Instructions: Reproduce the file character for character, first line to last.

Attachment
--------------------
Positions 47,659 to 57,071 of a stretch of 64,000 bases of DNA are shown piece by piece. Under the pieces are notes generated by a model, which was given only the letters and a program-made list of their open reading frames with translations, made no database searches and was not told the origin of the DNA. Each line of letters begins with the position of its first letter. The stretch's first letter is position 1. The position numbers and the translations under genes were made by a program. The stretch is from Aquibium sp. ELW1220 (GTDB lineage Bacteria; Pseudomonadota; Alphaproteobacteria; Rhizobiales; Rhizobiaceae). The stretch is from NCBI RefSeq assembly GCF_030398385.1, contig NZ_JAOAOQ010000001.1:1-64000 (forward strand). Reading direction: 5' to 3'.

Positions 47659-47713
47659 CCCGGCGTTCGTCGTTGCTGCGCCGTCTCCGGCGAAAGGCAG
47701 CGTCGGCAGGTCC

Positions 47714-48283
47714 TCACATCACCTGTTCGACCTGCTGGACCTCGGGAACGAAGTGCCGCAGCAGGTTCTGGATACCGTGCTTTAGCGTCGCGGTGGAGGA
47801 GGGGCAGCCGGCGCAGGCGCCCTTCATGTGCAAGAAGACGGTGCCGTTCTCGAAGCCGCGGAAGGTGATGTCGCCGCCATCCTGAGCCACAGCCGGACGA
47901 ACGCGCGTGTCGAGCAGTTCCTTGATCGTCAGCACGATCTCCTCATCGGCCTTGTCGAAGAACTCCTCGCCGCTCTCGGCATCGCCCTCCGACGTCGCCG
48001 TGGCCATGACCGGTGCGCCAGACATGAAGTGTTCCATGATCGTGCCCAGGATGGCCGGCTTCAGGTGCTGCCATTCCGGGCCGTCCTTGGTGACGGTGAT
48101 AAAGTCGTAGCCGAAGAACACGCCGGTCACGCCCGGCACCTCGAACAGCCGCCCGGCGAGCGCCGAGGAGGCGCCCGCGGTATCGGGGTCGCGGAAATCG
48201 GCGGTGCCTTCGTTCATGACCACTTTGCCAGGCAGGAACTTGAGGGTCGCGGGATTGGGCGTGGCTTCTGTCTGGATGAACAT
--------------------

Positions 47,659 to 57,071 of a stretch of 64,000 bases of DNA are shown piece by piece. Under the pieces are notes generated by a model, which was given only the letters and a program-made list of their open reading frames with translations, made no database searches and was not told the origin of the DNA. Each line of letters begins with the position of its first letter. The stretch's first letter is position 1. The position numbers and the translations under genes were made by a program. The stretch is from Aquibium sp. ELW1220 (GTDB lineage Bacteria; Pseudomonadota; Alphaproteobacteria; Rhizobiales; Rhizobiaceae). The stretch is from NCBI RefSeq assembly GCF_030398385.1, contig NZ_JAOAOQ010000001.1:1-64000 (forward strand). Reading direction: 5' to 3'.

Positions 47659-47713
47659 CCCGGCGTTCGTCGTTGCTGCGCCGTCTCCGGCGAAAGGCAG
47701 CGTCGGCAGGTCC

Positions 47714-48283
47714 TCACATCACCTGTTCGACCTGCTGGACCTCGGGAACGAAGTGCCGCAGCAGGTTCTGGATACCGTGCTTTAGCGTCGCGGTGGAGGA
47801 GGGGCAGCCGGCGCAGGCGCCCTTCATGTGCAAGAAGACGGTGCCGTTCTCGAAGCCGCGGAAGGTGATGTCGCCGCCATCCTGAGCCACAGCCGGACGA
47901 ACGCGCGTGTCGAGCAGTTCCTTGATCGTCAGCACGATCTCCTCATCGGCCTTGTCGAAGAACTCCTCGCCGCTCTCGGCATCGCCCTCCGACGTCGCCG
48001 TGGCCATGACCGGTGCGCCAGACATGAAGTGTTCCATGATCGTGCCCAGGATGGCCGGCTTCAGGTGCTGCCATTCCGGGCCGTCCTTGGTGACGGTGAT
48101 AAAGTCGTAGCCGAAGAACACGCCGGTCACGCCCGGCACCTCGAACAGCCGCCCGGCGAGCGCCGAGGAGGCGCCCGCGGTATCGGGGTCGCGGAAATCG
48201 GCGGTGCCTTCGTTCATGACCACTTTGCCAGGCAGGAACTTGAGGGTCGCGGGATTGGGCGTGGCTTCTGTCTGGATGAACAT